Education fix still broken
Gov. Ted Strickland’s “fix” for Ohio’s educational funding system is still broken, but certainly seems to be a step in the right direction.
Strickland announced massive overhauls to the system earlier this year, a proposal that will cost an additional $925 million over the next biennium.
While this proposal is far from perfect and we hope to see some changes before it is formally implemented, this is a positive step. It moves toward fixing an educational funding system that the Ohio Supreme Court has continually determined to be unconstitutional because of the inequities between affluent and less economically wealthy districts.
The big change Strickland is proposing will decrease the dependence on property taxes and create what educators are calling an “evidence-based model” rather than a “spending-based model.”
In layman’s terms, this puts the emphasis on what districts should be spending their money on rather than the current system that focuses mostly on the number of students and the ability to tax those who live in the district.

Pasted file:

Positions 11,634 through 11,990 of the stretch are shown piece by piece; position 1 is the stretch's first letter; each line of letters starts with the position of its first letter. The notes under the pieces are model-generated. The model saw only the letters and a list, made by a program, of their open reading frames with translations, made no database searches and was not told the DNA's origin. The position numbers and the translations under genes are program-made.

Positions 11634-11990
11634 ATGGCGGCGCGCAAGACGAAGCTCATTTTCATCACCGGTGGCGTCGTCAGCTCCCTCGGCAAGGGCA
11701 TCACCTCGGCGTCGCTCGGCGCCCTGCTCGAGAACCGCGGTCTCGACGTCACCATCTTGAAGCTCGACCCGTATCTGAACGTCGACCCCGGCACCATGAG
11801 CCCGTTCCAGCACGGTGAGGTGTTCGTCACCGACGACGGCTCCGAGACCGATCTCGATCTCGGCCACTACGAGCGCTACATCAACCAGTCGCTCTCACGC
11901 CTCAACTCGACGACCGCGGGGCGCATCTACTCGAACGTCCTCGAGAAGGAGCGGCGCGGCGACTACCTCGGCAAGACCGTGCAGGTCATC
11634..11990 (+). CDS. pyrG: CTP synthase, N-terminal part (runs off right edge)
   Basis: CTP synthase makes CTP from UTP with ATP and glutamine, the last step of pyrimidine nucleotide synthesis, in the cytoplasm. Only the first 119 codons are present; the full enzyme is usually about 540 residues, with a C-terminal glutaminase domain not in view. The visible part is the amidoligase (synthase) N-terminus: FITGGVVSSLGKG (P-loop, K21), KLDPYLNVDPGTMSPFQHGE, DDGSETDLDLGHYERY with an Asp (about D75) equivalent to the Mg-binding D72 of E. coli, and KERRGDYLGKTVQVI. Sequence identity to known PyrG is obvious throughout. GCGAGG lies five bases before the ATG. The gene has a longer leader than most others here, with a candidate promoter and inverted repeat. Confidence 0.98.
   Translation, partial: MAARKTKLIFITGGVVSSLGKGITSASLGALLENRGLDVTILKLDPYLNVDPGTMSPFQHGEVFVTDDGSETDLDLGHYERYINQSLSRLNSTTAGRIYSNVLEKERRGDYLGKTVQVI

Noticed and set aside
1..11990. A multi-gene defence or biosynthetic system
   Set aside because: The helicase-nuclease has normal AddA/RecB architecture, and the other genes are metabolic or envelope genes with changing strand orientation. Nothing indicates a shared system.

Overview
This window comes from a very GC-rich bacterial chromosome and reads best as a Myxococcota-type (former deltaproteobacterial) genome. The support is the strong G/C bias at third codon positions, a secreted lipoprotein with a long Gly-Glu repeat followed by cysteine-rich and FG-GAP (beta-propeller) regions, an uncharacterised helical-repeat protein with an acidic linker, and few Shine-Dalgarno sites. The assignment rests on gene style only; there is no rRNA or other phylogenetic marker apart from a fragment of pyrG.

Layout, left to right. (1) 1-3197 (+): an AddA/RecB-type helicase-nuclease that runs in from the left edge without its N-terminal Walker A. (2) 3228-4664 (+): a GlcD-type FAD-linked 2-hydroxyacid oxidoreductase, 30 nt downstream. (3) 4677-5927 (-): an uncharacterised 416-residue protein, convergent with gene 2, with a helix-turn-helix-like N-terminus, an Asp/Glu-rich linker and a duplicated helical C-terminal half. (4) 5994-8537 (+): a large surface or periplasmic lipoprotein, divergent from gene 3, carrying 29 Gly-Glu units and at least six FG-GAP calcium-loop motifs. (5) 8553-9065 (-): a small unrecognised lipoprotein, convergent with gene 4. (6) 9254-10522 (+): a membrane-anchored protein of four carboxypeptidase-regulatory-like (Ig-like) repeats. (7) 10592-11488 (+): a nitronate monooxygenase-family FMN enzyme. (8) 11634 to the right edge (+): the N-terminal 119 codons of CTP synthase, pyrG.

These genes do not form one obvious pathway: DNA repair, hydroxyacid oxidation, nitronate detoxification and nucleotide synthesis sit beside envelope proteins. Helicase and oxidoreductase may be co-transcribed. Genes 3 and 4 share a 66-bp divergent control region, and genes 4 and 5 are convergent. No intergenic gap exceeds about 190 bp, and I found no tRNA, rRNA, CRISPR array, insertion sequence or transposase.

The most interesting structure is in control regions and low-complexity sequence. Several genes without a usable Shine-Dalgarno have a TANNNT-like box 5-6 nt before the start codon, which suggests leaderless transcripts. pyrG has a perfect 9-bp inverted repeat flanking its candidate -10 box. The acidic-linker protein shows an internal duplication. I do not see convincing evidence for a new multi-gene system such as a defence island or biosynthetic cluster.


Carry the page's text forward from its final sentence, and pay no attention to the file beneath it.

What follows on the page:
Right now, the governor’s proposal is flawed because it seems to benefit greatly the large, inner-city school districts, with some Lawrence County districts poised not to get any additional funds early on or actually receive less money than they had in the past.
That certainly isn’t the answer and we hope to see the governor address these concerns in an expected revision of the allocation breakdown.
The governor’s fix is still broken but at least it shows the state is trying to make needed repairs.